Q: I hope you can help me with a couple of questions in relation to capital gains tax exemption. I own a property in Frankston, Victoria, which I purchased in July 2015. For the first year, I lived in the property (July 2015–August 2016), but from August 2016 onwards, the property has been rented out and I have been renting another place in the city.
I have a few questions in relation to potential CGT on this property:
- How does the six-year CGT exemption rule apply here?
- When does the six-year term start and finish?
- By when would I need to sell the property to avoid having to pay CGT?
- If I am looking to buy another property, do I need to sell this property first to avoid CGT, or can I just put it on the market and start the process of selling it?
- If I did end up having to pay CGT, what is the percentage that I would have to pay in tax against the capital gains amount; ie if the property has gone up by $150,000 in value, how much CGT would I have to pay?
- Any help or advice you have on this would be greatly appreciated.
A: The ATO allows you to move out of your main residence and rent your property out for up to six years without having to pay capital gains tax (CGT). During this time, you must not have another primary residence, only the vacated property.
The six-year term starts when you vacate the property and it becomes available for rent. The period ends six years from this date. It is important to have clear documentation to show when the property was first made available for rent, and especially the date when you move back in if this is close to the end of the sixth year. This will help in the event of an ATO review. In your case, the term would start in August 2016 and end in August 2022.
To avoid paying CGT, you would have to sell the property prior to August 2022, six years from the time the property was first rented out. Alternatively, you could move back into your main residence, live there for a while and then move out again, renting the property again. The six-year period would end when you move back home and start again once you move out. This resets the clock. Moving back in to live in the home would also mean you would not need to pay CGT.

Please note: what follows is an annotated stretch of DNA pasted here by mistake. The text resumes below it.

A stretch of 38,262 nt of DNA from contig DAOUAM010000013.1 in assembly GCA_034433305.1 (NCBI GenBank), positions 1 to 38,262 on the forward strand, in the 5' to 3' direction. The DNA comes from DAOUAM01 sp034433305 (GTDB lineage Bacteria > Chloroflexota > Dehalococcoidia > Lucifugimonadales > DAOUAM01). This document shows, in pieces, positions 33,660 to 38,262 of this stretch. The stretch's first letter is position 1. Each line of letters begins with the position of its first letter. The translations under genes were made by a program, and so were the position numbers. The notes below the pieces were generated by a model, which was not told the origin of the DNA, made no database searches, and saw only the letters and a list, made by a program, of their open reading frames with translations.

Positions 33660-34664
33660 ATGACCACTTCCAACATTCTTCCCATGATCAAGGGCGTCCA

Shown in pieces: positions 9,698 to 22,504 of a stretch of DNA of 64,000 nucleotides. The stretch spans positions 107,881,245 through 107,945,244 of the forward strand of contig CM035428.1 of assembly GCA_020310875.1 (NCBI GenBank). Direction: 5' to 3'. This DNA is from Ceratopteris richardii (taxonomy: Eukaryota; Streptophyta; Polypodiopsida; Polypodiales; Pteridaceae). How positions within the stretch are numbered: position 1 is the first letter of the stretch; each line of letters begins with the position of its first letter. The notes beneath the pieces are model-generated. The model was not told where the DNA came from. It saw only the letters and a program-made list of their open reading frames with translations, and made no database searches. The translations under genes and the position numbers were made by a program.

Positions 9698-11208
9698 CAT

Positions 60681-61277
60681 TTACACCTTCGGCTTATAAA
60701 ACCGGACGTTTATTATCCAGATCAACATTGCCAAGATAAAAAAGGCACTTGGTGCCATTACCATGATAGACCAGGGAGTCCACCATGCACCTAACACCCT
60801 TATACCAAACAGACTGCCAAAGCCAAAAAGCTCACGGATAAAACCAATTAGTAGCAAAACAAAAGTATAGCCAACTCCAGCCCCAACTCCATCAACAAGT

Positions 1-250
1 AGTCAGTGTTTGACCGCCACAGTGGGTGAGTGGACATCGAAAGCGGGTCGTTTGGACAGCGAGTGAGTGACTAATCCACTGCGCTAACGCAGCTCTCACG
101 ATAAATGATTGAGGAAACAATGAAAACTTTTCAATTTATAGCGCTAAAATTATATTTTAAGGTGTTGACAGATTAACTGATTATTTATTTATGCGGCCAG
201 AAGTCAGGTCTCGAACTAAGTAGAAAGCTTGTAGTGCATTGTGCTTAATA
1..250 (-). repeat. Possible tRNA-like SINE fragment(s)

If you are looking for another property, selling the original property before the six-year term ends would avoid CGT being payable. Alternatively, many decide to keep their homes and turn them into investment properties. In this case, CGT would apply, but only to a portion of the gain.
Many decide to turn their homes into investment properties. In this case, CGT would apply, but only to a portion of the gain
If you were to move back home while looking to buy a new primary residence, the ATO would allow you to treat the newly purchased property and the old property both as main residences for up to six months. However, this would only be applicable if you lived there for three out of the 12 months before you sold it and there was no rent being earned from the property.
We always recommend, with all these questions, talking to your accountant about your particular situation. Every situation is different, and it’s important that you get the appropriate advice. This small investment could end up saving you thousands of dollars in tax.
Need to know
- Your principal place of residence may be exempt from capital gains tax for up to six years after you first rent it out.
- Moving back into the property and out again resets the six-year term for a rental.
- When you’re living in one property while buying another, the ATO allows you to treat both as main residences for up to six months.
is managing partner at Chan & Naylor Wheelers Hill, Melbourne and Moonee Ponds
phone 03 9888 3175;
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